Atheism vs. Christianity–Which Provides The More Comprehensive Worldview?

I’ve been reading Alister McGrath’s excellent new book If I Had Lunch with C.S. Lewis (Tyndale 2014).  Professor McGrath writes that one of the reasons Lewis moved from atheism to Christianity was that the latter provided a much more comprehensive and consistent worldview than the former.

There are numerous intellectual reasons to reject atheism and embrace Christianity and the scope of one’s worldview is only one of them.  So, Please don’t misunderstand me.  I am not saying that the following is THE knock out punch for faith in Jesus but it is one of the arguments that one may look to for choosing Christianity over atheism.  All that being said, here we go:

How do these competing world views answer how the universe is created? Christianity responds that an eternal, intelligent designer created the universe in an event we call “The Big Bang.”  Atheists reluctantly admit there was a Big Bang but when pressed on how a creation could pop our of nothing, they respond, as Richard Dawkins did in an interview with Ben Stein, with “We don’t know that yet!”

Advantage Christianity.

How do these different world views account for the presence of complex beings like humans? Christians contend, once again, that we are the creation of a loving, intelligent being.  Atheists argue it is the product of random, unguided mutations.  Yet, the latter cannot account for the lack of fossil evidence to support their position nor can they answer how transitional beings could survive (i.e., a creature with an appendage that is neither a wing or a fin or an arm renders one extremely vulnerable to extinction, it does not given one an procreative advantage) or how such complex information is created and successfully passed on from one mutation to the next.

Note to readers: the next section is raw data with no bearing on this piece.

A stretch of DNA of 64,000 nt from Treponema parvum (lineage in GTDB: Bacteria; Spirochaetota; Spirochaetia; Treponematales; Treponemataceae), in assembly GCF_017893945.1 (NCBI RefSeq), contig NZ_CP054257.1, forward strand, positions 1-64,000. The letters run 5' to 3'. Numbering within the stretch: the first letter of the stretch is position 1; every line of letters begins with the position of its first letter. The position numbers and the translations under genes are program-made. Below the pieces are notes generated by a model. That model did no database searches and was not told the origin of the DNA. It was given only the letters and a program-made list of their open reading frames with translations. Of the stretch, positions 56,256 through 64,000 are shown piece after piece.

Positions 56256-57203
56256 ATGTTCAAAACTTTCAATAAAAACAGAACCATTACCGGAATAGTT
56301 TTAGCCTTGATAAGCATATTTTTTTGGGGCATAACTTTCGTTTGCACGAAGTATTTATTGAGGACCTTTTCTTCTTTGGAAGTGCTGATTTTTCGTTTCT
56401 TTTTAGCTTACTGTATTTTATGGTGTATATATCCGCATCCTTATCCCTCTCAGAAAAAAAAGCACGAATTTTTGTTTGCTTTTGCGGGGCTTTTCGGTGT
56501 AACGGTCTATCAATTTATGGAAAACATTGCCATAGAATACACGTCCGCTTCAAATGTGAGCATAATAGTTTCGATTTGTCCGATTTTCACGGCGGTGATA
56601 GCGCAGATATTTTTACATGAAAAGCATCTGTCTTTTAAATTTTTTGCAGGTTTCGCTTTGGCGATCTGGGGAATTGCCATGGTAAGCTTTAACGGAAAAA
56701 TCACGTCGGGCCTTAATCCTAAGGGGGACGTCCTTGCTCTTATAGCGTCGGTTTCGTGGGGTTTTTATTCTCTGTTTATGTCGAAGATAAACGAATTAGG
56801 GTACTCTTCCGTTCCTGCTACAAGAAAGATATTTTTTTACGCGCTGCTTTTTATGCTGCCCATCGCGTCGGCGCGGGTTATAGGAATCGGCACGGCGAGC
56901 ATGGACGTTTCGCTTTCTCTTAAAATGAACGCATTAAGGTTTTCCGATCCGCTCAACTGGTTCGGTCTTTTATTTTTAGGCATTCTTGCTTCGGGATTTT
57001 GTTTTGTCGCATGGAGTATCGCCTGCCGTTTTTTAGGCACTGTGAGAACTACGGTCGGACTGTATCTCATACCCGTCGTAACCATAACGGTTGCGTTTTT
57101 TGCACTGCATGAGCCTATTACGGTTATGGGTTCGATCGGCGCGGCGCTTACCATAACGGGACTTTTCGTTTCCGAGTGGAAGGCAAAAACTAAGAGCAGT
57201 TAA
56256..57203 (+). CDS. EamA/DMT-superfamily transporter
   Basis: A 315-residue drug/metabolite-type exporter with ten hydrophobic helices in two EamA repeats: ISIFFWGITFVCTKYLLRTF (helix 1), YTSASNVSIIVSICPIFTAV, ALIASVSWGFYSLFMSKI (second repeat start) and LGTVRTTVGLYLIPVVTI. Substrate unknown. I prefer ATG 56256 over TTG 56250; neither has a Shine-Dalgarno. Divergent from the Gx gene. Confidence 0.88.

Advantage Christianity again.

How do these competing world views reply to the fact that people believe there are objective rights and wrongs? Christianity asserts that morality flows from the essence of an infinite, loving, omniscient God.  Leading atheist thinkers like journalist S.T. Joshi concede that objective morality is a myth for finite products of random mutation cannot produce an objective moral system.  He persuasively argues that if there is no God than any moral system is nothing more than a bundle of individual preferences.

Advantage Christianity once again.

How do these two opposite views of reality answer our inherent longing for meaning? Christianity responds that we are give the choice to choose a relationship with our creator who will gladly and graciously pay the penalty for every wrong we have ever done and guarantee an eternity with Him free of further temptation sin, vulnerability to pain or death.  Atheism, on the other hand, holds that any meaning we ascribe to our lives is subjective, finite and arbitrary.  We live, we die and we are forgotten.  Any good we do (however you define it) will be lost in time either through the fog of history or when the sun reaches red giant status and swallows the earth.  Moreover, because there are no objective means to test what is “good” under a godless world view,  there is no way to say Mother Theresa lived a good life but Adolph Hitler lived an evil one (although, oddly, some of the new atheists have tried to attack the legacy of Mother Theresa despite dying with deformed feet from refusing to wear acceptable hand me down shoes because she gave the best shoes to the homeless…shameful and I can make that claim objectively).

Christianity wins again.

So, in the end, Atheism cannot tell you how creation came to be, why creation came to be, how to live or grant any hope for the future.  Christianity on the other hand provides intellectually and existentially justified answers to all of these questions.  Once again, these points are not the end all be all of arguments for accepting one over the other but they are factors to consider. I pray that if you have not accepted Jesus as your personal savior that you will consider all of the above very carefully.

Grace and peace.